Meaningful Use, Aging Equipment Spur RIS Adoption

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A new report from CapSite, a Burlington, Vermont-based health care technology research and advisory firm, indicates that an installed base with rapidly aging software, as well as pressure to satisfy U.S. IT Meaningful Use requirements, may propel the U.S. radiology information system (RIS) market forward.

Of 363 U.S. hospitals participating in CapSite’s 2011 RIS survey, more than half of reported using a RIS that has been in place for more than five years. The largest proportion of users in the study have systems that were more than six years old.

"As organizations start to make progress with Stage 1 Meaningful Use and specifically around” their electronic health record (EHR) plans, “we believe they will start to look at other areas within their organization that have not been a primary focus," says Gino Johnson, CapSite vice president. "And whether that's PACS, or in this case, RIS, there would seem to be some of these systems that are getting long in the tooth and may be overdue for a replacement."

Ninety percent of the responding institutions employ a RIS and 10% do not, with order entry, management reporting, and scheduling functions the most popular uses of such technology at 272, 254, and 198 users, respectively. Other RIS uses cited by respondents encompassed dictation/transcription (168 institutions), mammography tracking (147), and business analytics/data mining (125). Rounding out the list are referring physician access/portal (117), emergency department (ED)/technologist discrepancy reporting (73), radiologist peer review (58), capture and tracking of patient x-ray dose (56), automated critical results notification (52), and marketing tools (17).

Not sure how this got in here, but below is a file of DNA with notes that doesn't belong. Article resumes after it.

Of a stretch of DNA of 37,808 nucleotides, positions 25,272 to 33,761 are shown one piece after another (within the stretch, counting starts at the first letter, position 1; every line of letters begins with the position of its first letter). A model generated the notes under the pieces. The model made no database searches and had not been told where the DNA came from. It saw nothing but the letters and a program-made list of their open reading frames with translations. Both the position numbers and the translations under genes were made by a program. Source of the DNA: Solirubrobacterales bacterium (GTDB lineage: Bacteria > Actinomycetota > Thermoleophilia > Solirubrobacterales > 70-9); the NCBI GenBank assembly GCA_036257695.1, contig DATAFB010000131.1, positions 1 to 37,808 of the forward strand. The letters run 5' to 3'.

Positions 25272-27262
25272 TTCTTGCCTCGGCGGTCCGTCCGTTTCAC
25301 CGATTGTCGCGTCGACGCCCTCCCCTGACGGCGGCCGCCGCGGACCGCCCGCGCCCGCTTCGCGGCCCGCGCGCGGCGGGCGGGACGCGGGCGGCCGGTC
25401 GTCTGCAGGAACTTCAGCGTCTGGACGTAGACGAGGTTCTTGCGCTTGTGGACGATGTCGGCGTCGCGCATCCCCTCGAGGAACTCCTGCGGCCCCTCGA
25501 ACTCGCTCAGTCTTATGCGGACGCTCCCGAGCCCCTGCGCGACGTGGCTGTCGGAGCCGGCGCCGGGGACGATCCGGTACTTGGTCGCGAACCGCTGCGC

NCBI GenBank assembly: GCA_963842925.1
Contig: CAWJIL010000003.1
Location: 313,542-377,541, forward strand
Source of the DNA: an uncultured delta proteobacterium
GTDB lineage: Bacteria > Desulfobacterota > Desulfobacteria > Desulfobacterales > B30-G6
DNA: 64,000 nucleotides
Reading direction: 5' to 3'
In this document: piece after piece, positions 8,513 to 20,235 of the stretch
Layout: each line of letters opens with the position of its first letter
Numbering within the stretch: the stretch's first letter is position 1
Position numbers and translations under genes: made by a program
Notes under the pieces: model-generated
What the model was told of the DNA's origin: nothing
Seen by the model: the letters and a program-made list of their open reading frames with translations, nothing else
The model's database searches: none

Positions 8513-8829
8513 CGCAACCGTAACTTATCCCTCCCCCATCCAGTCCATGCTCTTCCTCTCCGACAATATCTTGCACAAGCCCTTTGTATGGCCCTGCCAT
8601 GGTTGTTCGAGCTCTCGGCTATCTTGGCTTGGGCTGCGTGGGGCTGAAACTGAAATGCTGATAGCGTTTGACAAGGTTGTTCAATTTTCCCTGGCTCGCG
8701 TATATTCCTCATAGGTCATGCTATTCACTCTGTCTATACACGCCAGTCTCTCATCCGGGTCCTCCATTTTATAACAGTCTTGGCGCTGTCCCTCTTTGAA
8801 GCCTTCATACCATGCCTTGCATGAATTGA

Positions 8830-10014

In additional study findings, 53% of institutions that recently purchased a RIS reported having done so as part of a broader enterprise clinical system (for example, EHRs). A total of 24% claimed to have purchased the system in combination with a PACS, while 23% bought a standalone RIS.

Johnson deems the fact that the majority of systems being purchased as part of a broader enterprise clinical system an indication of the market emphasis on Meaningful Use. Of the 47% of respondents that do not have a RIS, but intend to implement one, 52 institutions intend to do so within the next six months; 32, within the next seven to 12 months; 30, within the next 13 months to two years; and 27, within the next two years or more.

Fifty-three percent of institutions queried said they do not plan to acquire a RIS. Of other systems study participants intend to repurchase or replace within the next 24 months, voice recognition/dictation systems, EHRs, and automated critical results notification solutions headed the list, according to CapSite.

To download the report, click here: http://capsite.com/assets/Uploads/2011-U.S.-RIS-Study-TOC2.pdf